Crane contractor sues Bellevue project firms
A construction company accused in a civil lawsuit of causing a Bellevue tower crane to collapse has filed suit accusing other companies of causing the failure.
The new infighting involves Lease Crutcher Lewis, a Washington partnership that was general contractor on the Tower 333 building, where a tower crane collapsed on November 16, 2006. The collapse killed Matthew Ammon, 31, who was at home in an apartment across the street when the crane struck his building.
In October of this year, Ammon's parents sued Lease Crutcher Lewis and Magnusson Klemencic Associates Inc, an engineering firm, accusing them of failing to properly design and install the crane.
Now Lease Crutcher Lewis is arguing that five other businesses, in addition to Magnusson Klemencic, made mistakes that led to the crane's collapse.
Named in the suit are Liebherr Cranes Inc, Northwest Tower Crane Service Inc, S&S Welding Inc, CI Holdings Inc - which does business as Caliber Inspection, and Earth Consulting Inc - doing business as Earth Consultants Inc.
Lease Crutcher Lewis, through its attorneys argues that each of the businesses made errors in installing and designing the crane.
Liebherr manufactured the crane, the filings argue, but the crane "was not reasonably safe as designed, was not reasonably safe in construction ... and/or in instructions and warnings provided by Liebherr."
Northwest Tower Crane, the filings say, "was on notice of potential dangers associated with the crane."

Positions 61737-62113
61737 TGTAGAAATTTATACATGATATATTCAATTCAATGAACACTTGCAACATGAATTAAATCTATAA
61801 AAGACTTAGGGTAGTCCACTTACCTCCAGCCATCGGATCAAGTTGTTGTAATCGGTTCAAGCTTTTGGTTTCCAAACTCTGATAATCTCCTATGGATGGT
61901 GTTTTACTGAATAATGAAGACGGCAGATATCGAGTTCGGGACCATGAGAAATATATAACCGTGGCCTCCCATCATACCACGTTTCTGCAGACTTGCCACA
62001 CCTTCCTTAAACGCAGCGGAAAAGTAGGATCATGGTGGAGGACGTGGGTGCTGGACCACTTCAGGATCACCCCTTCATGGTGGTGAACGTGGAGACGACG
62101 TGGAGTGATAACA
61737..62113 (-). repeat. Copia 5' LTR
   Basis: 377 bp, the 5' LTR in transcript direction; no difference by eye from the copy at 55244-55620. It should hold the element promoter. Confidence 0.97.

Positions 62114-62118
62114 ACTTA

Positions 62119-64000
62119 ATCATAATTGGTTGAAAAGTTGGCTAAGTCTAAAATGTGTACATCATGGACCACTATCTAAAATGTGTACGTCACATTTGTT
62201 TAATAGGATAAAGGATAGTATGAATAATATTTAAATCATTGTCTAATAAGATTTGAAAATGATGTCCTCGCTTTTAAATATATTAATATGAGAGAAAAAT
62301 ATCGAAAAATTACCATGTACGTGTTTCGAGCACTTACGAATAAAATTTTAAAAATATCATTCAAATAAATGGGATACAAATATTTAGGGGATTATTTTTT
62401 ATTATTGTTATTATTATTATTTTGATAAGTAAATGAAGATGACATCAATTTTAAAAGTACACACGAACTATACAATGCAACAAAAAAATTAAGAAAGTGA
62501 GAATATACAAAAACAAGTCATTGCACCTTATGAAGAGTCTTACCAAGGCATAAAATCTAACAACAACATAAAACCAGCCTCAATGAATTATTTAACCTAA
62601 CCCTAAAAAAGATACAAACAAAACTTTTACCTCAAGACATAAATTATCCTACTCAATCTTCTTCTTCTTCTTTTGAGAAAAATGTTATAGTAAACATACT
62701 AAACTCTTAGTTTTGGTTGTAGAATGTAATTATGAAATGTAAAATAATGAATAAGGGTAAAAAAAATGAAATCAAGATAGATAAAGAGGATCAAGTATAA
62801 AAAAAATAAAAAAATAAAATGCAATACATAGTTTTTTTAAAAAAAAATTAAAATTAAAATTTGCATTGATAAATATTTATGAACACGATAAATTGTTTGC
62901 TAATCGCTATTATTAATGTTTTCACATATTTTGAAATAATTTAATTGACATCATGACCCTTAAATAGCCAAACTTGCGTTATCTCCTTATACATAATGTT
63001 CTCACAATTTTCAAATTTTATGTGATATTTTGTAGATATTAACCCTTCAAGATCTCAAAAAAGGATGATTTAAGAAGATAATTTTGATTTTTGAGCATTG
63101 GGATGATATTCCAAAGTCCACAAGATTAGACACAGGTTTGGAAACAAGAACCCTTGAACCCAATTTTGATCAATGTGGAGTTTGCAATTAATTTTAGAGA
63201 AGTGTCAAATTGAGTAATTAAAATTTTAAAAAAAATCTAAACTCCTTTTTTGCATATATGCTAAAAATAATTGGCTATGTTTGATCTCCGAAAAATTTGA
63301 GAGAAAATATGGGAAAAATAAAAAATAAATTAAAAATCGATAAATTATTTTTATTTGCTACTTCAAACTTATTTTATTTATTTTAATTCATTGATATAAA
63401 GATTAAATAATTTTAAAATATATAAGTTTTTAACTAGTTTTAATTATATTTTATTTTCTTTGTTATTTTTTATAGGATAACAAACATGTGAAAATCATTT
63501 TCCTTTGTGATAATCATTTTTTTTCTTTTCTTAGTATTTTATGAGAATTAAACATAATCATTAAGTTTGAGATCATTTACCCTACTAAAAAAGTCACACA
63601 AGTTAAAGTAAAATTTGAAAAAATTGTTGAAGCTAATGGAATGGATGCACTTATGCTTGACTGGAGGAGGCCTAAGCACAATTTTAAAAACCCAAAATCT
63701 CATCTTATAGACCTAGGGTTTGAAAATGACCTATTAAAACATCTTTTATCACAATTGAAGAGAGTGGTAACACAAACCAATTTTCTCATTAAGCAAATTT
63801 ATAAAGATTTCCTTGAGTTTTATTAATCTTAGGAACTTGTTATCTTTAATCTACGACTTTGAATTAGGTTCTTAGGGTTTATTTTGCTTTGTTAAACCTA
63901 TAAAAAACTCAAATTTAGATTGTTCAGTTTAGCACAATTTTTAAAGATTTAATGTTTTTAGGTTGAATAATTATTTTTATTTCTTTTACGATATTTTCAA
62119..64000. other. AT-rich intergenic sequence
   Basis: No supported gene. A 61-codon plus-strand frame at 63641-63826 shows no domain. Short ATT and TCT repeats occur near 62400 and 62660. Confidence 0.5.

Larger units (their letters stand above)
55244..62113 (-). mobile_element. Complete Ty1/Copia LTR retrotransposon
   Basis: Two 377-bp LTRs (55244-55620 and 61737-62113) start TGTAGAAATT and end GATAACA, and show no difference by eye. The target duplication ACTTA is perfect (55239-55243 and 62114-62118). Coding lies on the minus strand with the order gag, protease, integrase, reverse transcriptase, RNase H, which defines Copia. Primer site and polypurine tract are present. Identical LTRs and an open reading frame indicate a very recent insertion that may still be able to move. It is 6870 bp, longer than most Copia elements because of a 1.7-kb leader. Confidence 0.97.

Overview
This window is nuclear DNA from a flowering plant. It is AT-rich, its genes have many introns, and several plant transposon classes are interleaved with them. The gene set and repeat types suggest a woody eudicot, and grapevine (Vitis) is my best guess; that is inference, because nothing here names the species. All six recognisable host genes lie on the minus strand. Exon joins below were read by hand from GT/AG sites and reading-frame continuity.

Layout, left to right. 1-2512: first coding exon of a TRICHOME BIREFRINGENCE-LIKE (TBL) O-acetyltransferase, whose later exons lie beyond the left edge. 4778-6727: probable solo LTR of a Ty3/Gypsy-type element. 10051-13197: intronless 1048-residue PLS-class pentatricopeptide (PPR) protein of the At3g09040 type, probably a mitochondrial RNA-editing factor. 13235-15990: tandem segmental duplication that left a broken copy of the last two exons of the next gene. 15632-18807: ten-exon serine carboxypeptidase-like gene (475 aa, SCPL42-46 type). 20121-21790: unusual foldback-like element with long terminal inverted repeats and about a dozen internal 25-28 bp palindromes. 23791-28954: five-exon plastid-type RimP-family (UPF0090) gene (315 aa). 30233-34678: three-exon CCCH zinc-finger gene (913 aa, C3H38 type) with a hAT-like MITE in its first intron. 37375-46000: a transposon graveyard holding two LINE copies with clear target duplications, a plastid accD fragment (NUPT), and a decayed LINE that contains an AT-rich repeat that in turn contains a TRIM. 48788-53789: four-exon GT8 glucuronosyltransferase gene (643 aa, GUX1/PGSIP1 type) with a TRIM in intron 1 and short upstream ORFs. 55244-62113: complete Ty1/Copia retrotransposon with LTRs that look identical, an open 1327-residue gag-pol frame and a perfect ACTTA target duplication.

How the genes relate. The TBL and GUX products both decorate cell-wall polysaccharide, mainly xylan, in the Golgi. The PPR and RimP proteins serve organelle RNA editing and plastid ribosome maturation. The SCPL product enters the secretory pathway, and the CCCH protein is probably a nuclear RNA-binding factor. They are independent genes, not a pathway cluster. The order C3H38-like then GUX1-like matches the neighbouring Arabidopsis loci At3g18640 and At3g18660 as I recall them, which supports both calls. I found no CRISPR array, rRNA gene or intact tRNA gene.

According to the lawsuit, Caliber was responsible for testing the frame of the crane base at Tower 333. "Inadequate testing of the frame and its welds ... was a direct and proximate cause of the crane's collapse," the suit alleges.
Earth Consulting "performed inadequate inspections," the suit says, and Magnusson Klemencic and an employee there "negligently designed an unsafe base for the crane."
None of the defendants in the Lease Crutcher Lewis suit have yet filed responses to the claims, brought in King County Superior Court on Nov. 30.
Magnusson Klemencic has denied the accusations that it was at fault and has identified four other companies, including some of those named in the Lease Crutcher suit, as being responsible for the collapse, although it has not filed formal claims against them.
An investigation by the state Department of Labor & Industries concluded the crane collapsed because of metal fatigue caused by a flawed engineering design. It imposed fines on Lease Crutcher Lewis and Magnusson Klemencic. The firms are appealing those penalties.
The collapsed crane was fastened to an abandoned parking-garage structure left from an earlier development on the site, rather than being fastened to a concrete pad set in the ground. A replacement crane installed in January 2007 used a ground-based installation
The civil lawsuit brought by the Ammons family is to go to trial in March 2009.